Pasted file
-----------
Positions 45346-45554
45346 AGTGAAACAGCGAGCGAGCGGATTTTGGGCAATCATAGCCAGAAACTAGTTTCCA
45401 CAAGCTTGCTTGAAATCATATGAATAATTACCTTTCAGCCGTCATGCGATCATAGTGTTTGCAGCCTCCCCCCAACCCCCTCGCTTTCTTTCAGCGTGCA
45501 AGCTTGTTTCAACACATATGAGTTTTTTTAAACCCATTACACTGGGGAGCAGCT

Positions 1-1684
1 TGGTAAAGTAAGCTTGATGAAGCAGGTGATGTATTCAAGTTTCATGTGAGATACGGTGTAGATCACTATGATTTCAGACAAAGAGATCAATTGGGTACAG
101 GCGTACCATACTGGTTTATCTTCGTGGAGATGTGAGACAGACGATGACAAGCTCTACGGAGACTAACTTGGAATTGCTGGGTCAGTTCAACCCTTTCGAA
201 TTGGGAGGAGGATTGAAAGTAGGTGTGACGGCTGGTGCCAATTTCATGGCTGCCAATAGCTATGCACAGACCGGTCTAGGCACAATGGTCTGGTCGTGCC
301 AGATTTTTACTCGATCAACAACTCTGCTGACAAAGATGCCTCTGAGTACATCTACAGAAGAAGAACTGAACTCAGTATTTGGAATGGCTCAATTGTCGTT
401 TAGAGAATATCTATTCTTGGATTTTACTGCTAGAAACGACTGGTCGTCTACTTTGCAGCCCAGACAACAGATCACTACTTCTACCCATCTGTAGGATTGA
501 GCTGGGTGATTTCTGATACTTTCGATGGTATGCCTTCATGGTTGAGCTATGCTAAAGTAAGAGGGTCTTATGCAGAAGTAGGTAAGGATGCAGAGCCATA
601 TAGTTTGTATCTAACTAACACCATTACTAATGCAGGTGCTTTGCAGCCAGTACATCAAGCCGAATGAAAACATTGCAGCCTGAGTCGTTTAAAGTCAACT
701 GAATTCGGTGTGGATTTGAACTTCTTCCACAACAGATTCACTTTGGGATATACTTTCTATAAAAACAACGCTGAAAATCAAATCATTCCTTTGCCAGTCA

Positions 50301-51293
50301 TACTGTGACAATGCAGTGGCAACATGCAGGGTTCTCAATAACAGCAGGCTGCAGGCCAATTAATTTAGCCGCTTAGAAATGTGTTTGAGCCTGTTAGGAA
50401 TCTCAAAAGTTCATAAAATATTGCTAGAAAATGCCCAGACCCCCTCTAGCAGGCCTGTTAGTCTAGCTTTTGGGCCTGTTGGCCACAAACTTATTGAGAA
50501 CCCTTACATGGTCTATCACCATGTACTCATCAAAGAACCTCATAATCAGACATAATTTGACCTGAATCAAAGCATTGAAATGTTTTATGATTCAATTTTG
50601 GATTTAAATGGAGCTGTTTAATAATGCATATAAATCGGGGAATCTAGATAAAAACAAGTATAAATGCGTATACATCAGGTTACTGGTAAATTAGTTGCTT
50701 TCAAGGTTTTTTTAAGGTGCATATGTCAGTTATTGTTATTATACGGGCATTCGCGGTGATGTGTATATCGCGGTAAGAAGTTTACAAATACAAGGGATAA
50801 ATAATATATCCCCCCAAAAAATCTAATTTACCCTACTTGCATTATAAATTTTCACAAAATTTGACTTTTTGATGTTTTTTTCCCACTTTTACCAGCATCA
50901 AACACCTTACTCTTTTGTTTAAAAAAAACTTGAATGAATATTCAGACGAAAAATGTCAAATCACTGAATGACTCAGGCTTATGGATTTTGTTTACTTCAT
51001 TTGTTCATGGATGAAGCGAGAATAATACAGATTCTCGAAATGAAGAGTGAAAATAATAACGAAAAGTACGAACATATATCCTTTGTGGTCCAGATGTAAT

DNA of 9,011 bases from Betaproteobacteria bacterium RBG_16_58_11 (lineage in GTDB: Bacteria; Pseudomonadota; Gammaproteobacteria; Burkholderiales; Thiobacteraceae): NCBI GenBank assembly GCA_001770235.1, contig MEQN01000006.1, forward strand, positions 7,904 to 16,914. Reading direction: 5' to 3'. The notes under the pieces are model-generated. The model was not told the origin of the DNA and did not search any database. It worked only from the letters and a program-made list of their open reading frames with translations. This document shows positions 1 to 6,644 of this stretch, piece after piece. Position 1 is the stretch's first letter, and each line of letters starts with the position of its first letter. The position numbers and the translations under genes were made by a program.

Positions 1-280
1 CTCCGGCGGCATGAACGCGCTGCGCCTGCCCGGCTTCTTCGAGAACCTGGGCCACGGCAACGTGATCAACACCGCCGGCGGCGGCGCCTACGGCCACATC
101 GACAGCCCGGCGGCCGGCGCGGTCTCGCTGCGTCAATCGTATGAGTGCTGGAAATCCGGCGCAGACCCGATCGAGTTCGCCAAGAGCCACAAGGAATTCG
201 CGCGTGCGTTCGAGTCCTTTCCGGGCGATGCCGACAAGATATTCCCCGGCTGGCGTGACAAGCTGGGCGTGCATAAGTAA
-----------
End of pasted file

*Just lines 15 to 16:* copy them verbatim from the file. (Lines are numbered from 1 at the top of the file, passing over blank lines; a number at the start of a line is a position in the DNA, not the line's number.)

50301 TACTGTGACAATGCAGTGGCAACATGCAGGGTTCTCAATAACAGCAGGCTGCAGGCCAATTAATTTAGCCGCTTAGAAATGTGTTTGAGCCTGTTAGGAA
50401 TCTCAAAAGTTCATAAAATATTGCTAGAAAATGCCCAGACCCCCTCTAGCAGGCCTGTTAGTCTAGCTTTTGGGCCTGTTGGCCACAAACTTATTGAGAA